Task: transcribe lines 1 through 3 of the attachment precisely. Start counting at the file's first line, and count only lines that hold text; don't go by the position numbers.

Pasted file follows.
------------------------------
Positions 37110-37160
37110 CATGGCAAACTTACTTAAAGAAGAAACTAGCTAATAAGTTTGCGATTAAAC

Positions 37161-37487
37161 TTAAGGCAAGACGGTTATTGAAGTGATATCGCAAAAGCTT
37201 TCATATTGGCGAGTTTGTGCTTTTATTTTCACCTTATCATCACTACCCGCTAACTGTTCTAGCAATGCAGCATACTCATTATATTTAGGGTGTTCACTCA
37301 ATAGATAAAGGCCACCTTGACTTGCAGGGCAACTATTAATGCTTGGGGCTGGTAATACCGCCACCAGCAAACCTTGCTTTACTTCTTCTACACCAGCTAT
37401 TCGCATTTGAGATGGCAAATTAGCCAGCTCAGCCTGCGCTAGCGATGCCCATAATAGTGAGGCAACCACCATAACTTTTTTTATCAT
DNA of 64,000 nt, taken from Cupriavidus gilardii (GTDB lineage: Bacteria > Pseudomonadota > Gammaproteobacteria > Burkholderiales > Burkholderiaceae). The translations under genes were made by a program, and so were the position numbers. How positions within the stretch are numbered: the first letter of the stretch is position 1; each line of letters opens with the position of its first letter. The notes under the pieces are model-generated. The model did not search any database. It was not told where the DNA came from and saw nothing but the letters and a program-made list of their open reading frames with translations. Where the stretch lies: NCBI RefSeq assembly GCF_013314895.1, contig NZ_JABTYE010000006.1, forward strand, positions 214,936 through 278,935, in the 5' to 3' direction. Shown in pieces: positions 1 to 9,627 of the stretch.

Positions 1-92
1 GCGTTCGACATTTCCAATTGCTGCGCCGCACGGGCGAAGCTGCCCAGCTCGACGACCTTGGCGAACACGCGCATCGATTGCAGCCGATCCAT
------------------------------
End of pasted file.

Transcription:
Positions 37110-37160
37110 CATGGCAAACTTACTTAAAGAAGAAACTAGCTAATAAGTTTGCGATTAAAC

Positions 37161-37487